Corporate Earnings Have Been Resilient

Similarly, on the corporate side of our economy, revenues and profits have been quite resilient despite weakness in foreign markets. Europe is very mixed, with some countries such as Ireland, Iceland, Germany, and the United Kingdom doing much better than various other countries, including Greece and Russia. But Europe overall is not worse than it was one, two, or three years ago. Looking elsewhere, certain commodity- reliant exporting countries such as Brazil are truly in difficult shape. And –he adds- the Chinese economy is certainly slowing (as it has been for years) as it realigns from being driven by growing exports and by statist policies, including government investment in capital and construction intensive projects, to being driven by consumer services and the private sector. Dislocations in such a massive and shifting economy as China should be expected, but that doesn’t necessarily mean a broader collapse is occurring.

Rethinking the Role of the Federal Reserve

Finally, we provide our strong opinion on a subject that dominates too many headlines and discussions: what will the Federal Reserve do in the near future? Our opinion: the Fed no longer matters. Central bank interest rate management
as a “tool” for managing the U.S. economy and economic growth is fundamentally and largely irrelevant. Many professional investors have expressed concerns over potential Federal Reserve interest rate increases. While interest rates certainly matter, we believe that the Fed long ago lost control of that aspect of the economy and that is a good thing. As we have said before in our Market Commentaries, we are not concerned about the Fed raising rates because the main rates that consumers and corporations borrow at will be determined ultimately by lenders and by debt and bond investors, not the Fed. We think that since the adoption of quantitative easing and the long, unprecedented maintenance of an essentially zero Fed Funds rate, the result has been to show that the once thought “emperor” has no clothes. Do not misunderstand us; market interest rates matter very much. But barring Fed rate mismanagement of an exceptional absolute scale (i.e., the Fed raises rates by 400 basis points, not 50 or 100 basis points), it’s simply that the Fed currently has no real control over rates. We think the U.S. market is indeed reacting to fears of higher rates — but we think the global situation makes it very clear that significant rate increases will not happen in any absolute sense. Rates are declining across the globe, making U.S. nominal rates more attractive (even as they do nothing or, as shown in August, decline slightly) to global investors. Much to the dismay of those who wish the Fed to be truly the emperor of our economy, corporations (driven by the dynamic individuals who work at them) are innovating, competing, growing, and realigning their businesses for the future, regardless of what the Fed does or doesn’t do. We see the real markets offering U.S. companies many advantages in the recent rout: lower commodity and energy prices (costs), increased buying power for international expansion, and increased workplace attractiveness for an increasingly global labor force. U.S. workers — despite persistently flat nominal wages — are also benefiting tremendously from lower costs for many basic necessities as well as from the productivity or “enjoyment” enhancing values delivered by technology and Internet industries. As an example, 20 years ago, many well-off U.S. citizens owned a camera, a video camera, a CD player, a stereo, a video game console, a cellphone, a watch, an alarm clock, a set of encyclopedias, a world atlas, a Thomas Guide, and other assets that had a combined cost of more than $10,000. All of those items are now either standard on smartphones, or they can be purchased at an app store for less than the cost of a cup of coffee.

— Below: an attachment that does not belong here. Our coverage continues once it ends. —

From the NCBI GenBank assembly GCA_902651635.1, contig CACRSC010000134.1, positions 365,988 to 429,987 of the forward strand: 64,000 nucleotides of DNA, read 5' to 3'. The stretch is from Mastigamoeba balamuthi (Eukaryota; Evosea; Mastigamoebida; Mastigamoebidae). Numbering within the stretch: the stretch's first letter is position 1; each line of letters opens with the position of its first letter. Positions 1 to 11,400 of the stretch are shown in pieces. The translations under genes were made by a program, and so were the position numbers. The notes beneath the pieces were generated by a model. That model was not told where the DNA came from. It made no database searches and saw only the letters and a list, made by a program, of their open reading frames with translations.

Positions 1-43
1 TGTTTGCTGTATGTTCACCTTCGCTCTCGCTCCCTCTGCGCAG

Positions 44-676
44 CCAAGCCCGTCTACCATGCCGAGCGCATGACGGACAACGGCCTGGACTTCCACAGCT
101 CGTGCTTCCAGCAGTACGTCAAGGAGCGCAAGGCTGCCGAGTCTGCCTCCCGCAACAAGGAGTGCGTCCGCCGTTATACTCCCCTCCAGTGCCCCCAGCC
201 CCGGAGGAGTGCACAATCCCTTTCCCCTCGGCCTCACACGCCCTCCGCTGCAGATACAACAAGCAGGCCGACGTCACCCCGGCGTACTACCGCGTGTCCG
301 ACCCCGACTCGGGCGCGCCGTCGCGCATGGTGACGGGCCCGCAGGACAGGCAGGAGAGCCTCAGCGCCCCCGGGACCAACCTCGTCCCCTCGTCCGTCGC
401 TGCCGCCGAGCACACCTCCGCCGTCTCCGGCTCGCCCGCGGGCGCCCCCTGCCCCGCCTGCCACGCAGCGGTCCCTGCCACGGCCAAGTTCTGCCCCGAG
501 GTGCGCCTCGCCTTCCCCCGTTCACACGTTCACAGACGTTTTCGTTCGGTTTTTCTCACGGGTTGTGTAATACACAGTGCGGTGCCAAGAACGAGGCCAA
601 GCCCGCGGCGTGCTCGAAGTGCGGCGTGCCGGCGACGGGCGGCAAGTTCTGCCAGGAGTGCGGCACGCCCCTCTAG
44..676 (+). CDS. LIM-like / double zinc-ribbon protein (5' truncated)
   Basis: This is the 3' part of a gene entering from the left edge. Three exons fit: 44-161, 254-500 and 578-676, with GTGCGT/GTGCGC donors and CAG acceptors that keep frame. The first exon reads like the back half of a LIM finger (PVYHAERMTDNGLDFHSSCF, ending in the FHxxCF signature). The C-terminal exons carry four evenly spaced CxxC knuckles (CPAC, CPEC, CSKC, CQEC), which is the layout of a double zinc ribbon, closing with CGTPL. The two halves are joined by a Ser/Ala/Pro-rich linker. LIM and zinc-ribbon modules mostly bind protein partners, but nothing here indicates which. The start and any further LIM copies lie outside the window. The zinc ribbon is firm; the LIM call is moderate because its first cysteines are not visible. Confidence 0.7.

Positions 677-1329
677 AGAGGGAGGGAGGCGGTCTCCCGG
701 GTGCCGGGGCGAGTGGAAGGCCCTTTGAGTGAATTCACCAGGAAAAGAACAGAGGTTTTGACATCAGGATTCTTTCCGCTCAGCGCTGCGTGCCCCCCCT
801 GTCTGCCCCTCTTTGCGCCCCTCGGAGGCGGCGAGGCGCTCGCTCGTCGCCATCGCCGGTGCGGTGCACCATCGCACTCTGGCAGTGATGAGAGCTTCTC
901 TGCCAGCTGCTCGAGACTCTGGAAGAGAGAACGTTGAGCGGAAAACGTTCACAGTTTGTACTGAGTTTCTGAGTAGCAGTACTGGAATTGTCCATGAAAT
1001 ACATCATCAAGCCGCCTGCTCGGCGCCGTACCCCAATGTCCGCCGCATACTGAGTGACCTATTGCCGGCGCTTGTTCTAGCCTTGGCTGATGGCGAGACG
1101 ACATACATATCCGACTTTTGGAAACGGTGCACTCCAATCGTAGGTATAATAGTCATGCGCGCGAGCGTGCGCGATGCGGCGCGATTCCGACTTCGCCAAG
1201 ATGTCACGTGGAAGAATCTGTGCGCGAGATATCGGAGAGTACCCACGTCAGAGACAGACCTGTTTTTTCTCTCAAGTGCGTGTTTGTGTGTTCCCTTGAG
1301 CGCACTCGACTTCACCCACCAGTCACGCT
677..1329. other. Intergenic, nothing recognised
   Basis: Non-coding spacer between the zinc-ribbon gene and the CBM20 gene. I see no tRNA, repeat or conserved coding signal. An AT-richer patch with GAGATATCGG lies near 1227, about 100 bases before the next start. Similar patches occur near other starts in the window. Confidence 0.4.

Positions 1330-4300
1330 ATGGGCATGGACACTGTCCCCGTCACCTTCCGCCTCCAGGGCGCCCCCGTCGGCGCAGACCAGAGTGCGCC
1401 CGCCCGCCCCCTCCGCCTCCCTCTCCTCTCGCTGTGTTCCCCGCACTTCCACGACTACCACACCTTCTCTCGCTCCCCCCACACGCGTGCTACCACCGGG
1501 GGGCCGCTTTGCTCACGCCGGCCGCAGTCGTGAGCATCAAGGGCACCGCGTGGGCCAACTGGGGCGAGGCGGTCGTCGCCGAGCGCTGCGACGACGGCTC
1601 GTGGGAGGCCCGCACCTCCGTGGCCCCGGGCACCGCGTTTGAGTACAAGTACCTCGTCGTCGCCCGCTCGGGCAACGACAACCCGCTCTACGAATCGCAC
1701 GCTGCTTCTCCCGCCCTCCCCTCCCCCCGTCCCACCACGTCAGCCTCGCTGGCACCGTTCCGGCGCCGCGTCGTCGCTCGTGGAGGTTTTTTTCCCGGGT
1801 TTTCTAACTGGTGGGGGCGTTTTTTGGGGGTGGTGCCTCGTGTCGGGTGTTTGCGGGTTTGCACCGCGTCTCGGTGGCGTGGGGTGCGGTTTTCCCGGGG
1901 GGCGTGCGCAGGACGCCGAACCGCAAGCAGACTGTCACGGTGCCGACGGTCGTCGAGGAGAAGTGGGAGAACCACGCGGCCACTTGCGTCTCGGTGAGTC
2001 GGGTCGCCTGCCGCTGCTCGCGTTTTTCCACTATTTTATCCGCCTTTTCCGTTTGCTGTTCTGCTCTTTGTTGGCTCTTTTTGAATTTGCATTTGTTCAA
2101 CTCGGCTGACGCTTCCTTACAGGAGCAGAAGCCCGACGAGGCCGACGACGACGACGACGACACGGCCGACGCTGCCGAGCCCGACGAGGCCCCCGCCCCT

Drivers of Equity Market Performance

What does matter? Corporate and consumer fundamentals are driven by opportunities, changes, and challenges that are abundant in the real economy, the real world. And we see a lot of opportunity for growth, profit, and recovery. With that in mind, we believe stock markets will oscillate on uncertainty, but we believe the most likely outcome will be a sharp recovery for the markets into year-end and in 2016, the expert says. As an active equity manager with a research-driven, fundamental investment strategy, we think the potential for generating substantial returns by investing in leading companies that are innovating, growing, and taking advantage of incredible opportunities within the U.S. and global economy is highly attractive.